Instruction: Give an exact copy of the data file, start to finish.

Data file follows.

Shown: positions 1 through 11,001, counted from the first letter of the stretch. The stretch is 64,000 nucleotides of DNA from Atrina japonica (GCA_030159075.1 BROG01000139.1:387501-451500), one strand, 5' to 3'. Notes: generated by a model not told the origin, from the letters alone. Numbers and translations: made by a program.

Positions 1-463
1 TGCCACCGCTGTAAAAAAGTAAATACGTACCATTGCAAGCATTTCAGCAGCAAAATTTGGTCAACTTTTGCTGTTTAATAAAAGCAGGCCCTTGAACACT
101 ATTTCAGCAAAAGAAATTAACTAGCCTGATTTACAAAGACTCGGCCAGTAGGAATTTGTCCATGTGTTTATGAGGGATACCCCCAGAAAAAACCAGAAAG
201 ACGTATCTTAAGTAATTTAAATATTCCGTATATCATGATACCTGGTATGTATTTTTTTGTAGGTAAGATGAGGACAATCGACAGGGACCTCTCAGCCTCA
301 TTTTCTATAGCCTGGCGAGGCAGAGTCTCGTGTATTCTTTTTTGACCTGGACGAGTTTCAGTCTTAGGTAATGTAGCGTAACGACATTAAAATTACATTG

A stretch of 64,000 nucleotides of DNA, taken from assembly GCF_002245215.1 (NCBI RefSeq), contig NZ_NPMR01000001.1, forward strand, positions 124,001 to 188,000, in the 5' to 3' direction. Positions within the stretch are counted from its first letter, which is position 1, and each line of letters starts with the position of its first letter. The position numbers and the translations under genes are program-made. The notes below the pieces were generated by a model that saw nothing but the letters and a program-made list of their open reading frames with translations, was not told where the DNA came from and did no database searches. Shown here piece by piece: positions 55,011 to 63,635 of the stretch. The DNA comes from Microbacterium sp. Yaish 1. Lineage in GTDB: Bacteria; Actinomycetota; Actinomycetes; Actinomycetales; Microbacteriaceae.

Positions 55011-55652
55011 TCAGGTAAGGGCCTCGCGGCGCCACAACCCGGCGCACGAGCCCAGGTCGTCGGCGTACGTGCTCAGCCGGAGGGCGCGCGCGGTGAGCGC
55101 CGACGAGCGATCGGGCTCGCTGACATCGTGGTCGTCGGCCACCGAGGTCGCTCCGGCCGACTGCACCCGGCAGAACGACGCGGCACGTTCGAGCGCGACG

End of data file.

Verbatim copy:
Shown: positions 1 through 11,001, counted from the first letter of the stretch. The stretch is 64,000 nucleotides of DNA from Atrina japonica (GCA_030159075.1 BROG01000139.1:387501-451500), one strand, 5' to 3'. Notes: generated by a model not told the origin, from the letters alone. Numbers and translations: made by a program.

Positions 1-463
1 TGCCACCGCTGTAAAAAAGTAAATACGTACCATTGCAAGCATTTCAGCAGCAAAATTTGGTCAACTTTTGCTGTTTAATAAAAGCAGGCCCTTGAACACT
101 ATTTCAGCAAAAGAAATTAACTAGCCTGATTTACAAAGACTCGGCCAGTAGGAATTTGTCCATGTGTTTATGAGGGATACCCCCAGAAAAAACCAGAAAG
201 ACGTATCTTAAGTAATTTAAATATTCCGTATATCATGATACCTGGTATGTATTTTTTTGTAGGTAAGATGAGGACAATCGACAGGGACCTCTCAGCCTCA
301 TTTTCTATAGCCTGGCGAGGCAGAGTCTCGTGTATTCTTTTTTGACCTGGACGAGTTTCAGTCTTAGGTAATGTAGCGTAACGACATTAAAATTACATTG

A stretch of 64,000 nucleotides of DNA, taken from assembly GCF_002245215.1 (NCBI RefSeq), contig NZ_NPMR01000001.1, forward strand, positions 124,001 to 188,000, in the 5' to 3' direction. Positions within the stretch are counted from its first letter, which is position 1, and each line of letters starts with the position of its first letter. The position numbers and the translations under genes are program-made. The notes below the pieces were generated by a model that saw nothing but the letters and a program-made list of their open reading frames with translations, was not told where the DNA came from and did no database searches. Shown here piece by piece: positions 55,011 to 63,635 of the stretch. The DNA comes from Microbacterium sp. Yaish 1. Lineage in GTDB: Bacteria; Actinomycetota; Actinomycetes; Actinomycetales; Microbacteriaceae.

Positions 55011-55652
55011 TCAGGTAAGGGCCTCGCGGCGCCACAACCCGGCGCACGAGCCCAGGTCGTCGGCGTACGTGCTCAGCCGGAGGGCGCGCGCGGTGAGCGC
55101 CGACGAGCGATCGGGCTCGCTGACATCGTGGTCGTCGGCCACCGAGGTCGCTCCGGCCGACTGCACCCGGCAGAACGACGCGGCACGTTCGAGCGCGACG